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Well the bullet is the most expensive part. I get .45 bullets sometimes for 20 cents per round. I can go cheaper and get them for 12 cents a round if I buy cast bullets. I'm really not sure how exactly to factor in brass since I can reuse it. That being said I am already way above your price with just the bullet. You have simply managed to get the two expensive parts (brass and bullets) for free and only need to pay for powder and primers.
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Old June 19, 2011, 11:57 AM   #20
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I use Berry's or Rainier plated bullets by the 1000, primers too. Powder is about $20. a pound for Bullseye, a box of 50 runs me about $10. Same with 44 Special. Using 38 or 9MM bullets from the same companies, a box runs me about $7. Still a significant savings, plus the fact that I enjoy reloading them anyway. Component prices seem to rise in proportion to factory ammo, so it costs me between 25-50%, depending on caliber. I can remember when you could buy a can of Bullseye for about $3, so I wasn't born yesterday, sonny!
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Old June 19, 2011, 12:05 PM   #21
grubbylabs
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Arrrgh. How do you guys get these great prices on lead?
I have found that people on these forums are some of the nicest folks you will ever meet. I meet a guy on the cast boolits forum who lives just a few miles from me. He is in charge of up keep on some trucks and managed to get the service shops to give him all their lead. He now has several 55 gallon drums full of WWs. He gives them to me by the 5gallon bucket.
You can't even tell when I take the weights out of the drum.
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Old June 19, 2011, 12:11 PM   #22
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My Dillon 550 is coming out of a long retirement today. I ran thru $45 worth of factory ammo in a brief practice session yesterday. I figure my reloaded ammo's free since the components have been sitting around for years, any accounting method would have them depreciated out by now.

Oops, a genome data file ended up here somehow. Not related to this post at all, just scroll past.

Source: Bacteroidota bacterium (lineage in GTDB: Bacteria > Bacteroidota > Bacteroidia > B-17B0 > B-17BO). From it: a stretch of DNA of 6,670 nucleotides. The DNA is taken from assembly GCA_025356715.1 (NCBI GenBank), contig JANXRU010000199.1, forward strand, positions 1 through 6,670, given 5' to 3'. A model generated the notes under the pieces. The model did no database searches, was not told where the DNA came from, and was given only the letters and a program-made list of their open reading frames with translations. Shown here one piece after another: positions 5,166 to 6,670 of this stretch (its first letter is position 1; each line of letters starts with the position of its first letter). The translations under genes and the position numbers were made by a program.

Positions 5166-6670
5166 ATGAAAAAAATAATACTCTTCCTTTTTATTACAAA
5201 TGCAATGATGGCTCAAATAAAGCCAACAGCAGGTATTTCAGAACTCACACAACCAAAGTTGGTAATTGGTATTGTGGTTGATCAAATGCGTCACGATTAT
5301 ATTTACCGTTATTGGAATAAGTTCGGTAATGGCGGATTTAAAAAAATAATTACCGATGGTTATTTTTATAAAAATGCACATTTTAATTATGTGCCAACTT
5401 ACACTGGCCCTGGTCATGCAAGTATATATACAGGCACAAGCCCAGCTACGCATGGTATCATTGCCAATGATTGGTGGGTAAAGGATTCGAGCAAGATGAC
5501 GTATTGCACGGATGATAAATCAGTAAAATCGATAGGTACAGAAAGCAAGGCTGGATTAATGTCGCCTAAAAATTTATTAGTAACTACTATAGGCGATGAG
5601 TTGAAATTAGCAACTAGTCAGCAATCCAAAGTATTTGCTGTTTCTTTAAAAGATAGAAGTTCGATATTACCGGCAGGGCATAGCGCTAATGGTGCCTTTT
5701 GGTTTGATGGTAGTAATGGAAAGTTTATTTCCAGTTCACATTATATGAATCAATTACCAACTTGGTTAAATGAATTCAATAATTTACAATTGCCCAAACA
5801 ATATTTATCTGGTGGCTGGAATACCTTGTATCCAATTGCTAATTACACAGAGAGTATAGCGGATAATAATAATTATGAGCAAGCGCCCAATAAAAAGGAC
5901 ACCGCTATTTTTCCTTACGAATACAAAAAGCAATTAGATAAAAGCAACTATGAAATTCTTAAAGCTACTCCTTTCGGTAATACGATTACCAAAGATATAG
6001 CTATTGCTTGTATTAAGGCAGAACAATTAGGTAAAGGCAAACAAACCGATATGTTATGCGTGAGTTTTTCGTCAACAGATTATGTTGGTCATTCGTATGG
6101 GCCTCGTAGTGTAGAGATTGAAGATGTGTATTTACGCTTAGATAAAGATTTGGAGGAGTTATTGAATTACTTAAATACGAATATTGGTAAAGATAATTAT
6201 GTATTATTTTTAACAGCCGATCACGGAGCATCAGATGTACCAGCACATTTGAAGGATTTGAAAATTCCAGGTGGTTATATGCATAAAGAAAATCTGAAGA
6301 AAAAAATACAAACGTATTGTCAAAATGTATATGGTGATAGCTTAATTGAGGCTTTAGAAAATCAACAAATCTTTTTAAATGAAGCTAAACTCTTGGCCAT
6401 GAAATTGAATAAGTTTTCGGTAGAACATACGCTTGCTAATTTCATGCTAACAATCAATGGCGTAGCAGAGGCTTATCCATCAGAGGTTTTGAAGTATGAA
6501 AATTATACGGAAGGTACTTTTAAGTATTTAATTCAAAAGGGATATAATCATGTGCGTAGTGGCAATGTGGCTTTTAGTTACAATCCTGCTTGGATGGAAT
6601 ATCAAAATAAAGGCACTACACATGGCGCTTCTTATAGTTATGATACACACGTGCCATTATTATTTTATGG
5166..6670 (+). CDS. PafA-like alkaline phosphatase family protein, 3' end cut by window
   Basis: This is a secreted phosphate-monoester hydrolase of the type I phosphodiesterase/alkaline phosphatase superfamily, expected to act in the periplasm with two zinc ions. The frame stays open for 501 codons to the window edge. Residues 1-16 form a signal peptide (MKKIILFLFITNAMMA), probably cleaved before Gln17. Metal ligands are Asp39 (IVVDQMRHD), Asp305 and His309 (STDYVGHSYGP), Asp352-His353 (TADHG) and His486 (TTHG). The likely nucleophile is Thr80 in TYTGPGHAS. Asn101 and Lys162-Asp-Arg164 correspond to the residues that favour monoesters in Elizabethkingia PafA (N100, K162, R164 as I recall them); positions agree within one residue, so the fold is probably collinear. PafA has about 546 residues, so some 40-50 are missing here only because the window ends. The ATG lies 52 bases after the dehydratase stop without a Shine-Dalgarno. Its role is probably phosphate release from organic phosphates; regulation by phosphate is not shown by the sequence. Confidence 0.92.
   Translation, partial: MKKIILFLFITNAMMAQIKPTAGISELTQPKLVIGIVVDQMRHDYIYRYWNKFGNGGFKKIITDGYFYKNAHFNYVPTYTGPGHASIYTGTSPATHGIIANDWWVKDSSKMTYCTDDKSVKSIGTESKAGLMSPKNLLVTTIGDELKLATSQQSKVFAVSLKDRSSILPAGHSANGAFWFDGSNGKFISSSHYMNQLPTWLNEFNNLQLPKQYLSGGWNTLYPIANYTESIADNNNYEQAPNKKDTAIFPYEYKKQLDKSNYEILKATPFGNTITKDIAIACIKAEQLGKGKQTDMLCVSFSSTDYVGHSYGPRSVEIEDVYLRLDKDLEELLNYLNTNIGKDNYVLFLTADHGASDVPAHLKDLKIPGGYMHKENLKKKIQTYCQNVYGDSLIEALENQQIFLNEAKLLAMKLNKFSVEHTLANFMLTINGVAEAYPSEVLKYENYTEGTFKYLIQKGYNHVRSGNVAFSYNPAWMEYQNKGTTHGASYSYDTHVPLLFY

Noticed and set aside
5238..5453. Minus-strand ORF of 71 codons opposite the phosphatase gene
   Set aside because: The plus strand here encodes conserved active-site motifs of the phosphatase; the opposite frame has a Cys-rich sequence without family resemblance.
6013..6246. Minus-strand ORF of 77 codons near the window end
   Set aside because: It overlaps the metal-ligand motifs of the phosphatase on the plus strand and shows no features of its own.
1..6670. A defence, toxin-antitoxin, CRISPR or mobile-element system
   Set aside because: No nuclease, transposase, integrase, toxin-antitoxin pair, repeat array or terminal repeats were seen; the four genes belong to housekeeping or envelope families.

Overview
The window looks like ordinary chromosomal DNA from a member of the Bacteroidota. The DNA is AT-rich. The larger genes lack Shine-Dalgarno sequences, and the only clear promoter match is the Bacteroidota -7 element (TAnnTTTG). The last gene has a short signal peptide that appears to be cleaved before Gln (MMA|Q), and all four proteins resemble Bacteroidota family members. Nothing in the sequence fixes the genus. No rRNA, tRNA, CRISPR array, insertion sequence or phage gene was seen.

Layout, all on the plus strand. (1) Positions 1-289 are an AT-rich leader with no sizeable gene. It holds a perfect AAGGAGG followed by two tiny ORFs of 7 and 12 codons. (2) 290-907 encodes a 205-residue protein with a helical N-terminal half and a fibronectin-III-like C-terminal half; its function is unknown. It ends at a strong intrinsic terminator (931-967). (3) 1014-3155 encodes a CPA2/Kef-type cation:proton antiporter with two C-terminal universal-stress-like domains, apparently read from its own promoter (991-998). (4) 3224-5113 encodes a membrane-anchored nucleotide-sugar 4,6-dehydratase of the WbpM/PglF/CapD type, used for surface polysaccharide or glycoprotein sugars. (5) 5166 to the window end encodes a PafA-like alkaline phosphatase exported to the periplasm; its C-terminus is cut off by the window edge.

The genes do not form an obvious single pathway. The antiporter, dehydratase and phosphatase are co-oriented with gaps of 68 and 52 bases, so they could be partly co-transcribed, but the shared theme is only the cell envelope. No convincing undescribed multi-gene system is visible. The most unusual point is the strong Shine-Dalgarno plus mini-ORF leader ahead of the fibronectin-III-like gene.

OTOH if you consider the purchase price of components and equipment the cost is a bit higher. To spread out the cost of the equipment you simply load more, that will allow you to buy components in bulk to save even more! Then you get to shoot more, which is the only real benefit of reloading.
So how much will my 45acp reloads really cost? I can come up with a number anywhere from $2-10/box, depending on how I figure it. Beats the heck out of that $22/box stuff I was shooting yesterday!
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Old June 19, 2011, 12:32 PM   #23
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I think folks need to be realistic. Not everybody is fortunate enough to have access to an unlimited supply of free lead, delivered to their door. I would assume less than 1% of all handloaders are this lucky. For the majority, they need to buy lead or buy bullets. For folks to claim we all can reload .45ACP for $2.50 or even $5.00 a box if we become scroungers is ridiculous. There is just not that much free lead to go around. I know....I've tried. I used to have a good source for free lead, but that has dried up. I tried spending afternoons going to different tire shops and getting a pound or two of wheelweights from each one, but found the price of gas and my time spent wasn't worth the effort. I've found spending that time working a side job for cash is easier and buys me better bullets anyway. Altho I spend $120 a thousand for jacketed .45s, they're actually cheaper, and take less time and effort on my part than when I cast my own. So in other words, cost is relative.....and what is realistic is reloading is still cheaper than factory and produces a better load for your individual gun. Folks that only shoot a thousand rounds a year, and buy their powder a pound at a time, their bullets 100 at a time and their primers 100 at a time from their LGS are never gonna realize $2.50 a box ammo. I've seen many new reloaders that got into reloading, investing quite a bit of money, because someone told them they could reload .44mag for $5.00 a box, only to realize it is not realistic for them.

Again reloading is cheaper than factory, and it is a rewarding hobby. But cost is relative.
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Old June 19, 2011, 01:09 PM   #24
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Even if you're paying absolute max for everything buying minor amounts from local shop your still going to be at less than $8 a box for the OP's examples and almost nobody does that.
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Old June 19, 2011, 01:25 PM   #25
troy_mclure
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you can get wheel weight ingots shipped to your door for $1/lb.

1lb/7000gr

230/7000= 30 bullets for a buck.

a 10lb pot will run 300 boolits for around $11 with electricity cost.

add lube, around $1 for 150 or so boolits(unless tumble lube, then its about $.01 per 100).

so grand total is about $13 for 300 boolits.

cheap lead is readily available, and easily found.